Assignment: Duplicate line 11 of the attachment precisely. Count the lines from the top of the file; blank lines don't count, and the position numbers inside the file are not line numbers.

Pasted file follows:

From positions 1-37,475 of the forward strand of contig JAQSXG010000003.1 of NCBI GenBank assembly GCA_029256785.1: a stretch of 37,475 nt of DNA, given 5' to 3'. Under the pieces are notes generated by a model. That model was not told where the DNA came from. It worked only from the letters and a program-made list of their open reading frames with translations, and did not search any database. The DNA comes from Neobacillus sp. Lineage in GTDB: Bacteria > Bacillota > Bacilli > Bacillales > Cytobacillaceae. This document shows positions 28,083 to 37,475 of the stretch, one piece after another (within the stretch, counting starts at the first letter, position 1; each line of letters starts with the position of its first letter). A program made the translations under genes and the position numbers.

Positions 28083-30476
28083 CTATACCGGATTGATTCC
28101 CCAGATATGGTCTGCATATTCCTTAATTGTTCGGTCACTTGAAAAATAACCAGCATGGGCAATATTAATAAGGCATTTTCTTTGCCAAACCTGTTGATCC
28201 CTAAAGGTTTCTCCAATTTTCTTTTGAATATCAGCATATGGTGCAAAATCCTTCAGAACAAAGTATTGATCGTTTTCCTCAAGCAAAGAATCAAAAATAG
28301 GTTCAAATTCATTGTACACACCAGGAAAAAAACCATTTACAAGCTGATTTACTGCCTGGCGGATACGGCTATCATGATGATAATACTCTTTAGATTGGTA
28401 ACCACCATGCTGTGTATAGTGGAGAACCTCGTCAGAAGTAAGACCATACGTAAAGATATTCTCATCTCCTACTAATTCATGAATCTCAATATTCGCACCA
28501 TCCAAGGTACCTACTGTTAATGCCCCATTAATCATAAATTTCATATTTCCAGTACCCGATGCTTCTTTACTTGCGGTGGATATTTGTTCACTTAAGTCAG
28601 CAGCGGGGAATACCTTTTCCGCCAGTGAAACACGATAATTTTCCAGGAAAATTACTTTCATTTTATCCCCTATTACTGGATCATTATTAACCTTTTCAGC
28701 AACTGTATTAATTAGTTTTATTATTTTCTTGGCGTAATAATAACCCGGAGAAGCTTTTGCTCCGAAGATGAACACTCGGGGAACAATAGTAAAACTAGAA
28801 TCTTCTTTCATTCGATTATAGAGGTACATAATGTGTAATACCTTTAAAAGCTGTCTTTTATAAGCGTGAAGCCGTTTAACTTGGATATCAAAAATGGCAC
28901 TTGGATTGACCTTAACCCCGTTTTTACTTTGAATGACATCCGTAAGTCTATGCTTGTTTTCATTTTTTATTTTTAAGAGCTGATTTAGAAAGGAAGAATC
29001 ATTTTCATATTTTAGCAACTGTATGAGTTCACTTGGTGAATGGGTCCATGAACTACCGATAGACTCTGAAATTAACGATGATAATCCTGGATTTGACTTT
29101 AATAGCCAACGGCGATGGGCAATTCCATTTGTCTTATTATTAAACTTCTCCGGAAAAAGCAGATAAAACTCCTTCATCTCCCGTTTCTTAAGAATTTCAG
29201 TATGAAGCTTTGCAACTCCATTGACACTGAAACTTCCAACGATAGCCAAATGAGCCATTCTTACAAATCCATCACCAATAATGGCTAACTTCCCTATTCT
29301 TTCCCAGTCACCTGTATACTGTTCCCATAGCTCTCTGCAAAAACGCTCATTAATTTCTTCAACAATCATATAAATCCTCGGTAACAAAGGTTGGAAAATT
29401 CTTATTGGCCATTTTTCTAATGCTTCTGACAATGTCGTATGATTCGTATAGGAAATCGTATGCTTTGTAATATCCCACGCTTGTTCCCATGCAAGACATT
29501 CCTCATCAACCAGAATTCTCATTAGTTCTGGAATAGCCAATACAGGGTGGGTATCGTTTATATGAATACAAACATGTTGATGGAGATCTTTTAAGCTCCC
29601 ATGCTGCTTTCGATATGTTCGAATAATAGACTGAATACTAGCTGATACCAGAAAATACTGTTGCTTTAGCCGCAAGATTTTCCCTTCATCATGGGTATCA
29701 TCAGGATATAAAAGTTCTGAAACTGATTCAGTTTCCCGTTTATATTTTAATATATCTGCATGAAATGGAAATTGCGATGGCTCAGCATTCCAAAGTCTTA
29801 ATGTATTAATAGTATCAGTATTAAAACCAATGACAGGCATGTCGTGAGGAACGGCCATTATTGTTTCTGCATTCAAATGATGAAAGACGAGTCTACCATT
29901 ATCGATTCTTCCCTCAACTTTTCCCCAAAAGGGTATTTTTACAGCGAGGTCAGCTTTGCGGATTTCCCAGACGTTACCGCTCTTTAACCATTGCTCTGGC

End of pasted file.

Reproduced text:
28801 TCTTCTTTCATTCGATTATAGAGGTACATAATGTGTAATACCTTTAAAAGCTGTCTTTTATAAGCGTGAAGCCGTTTAACTTGGATATCAAAAATGGCAC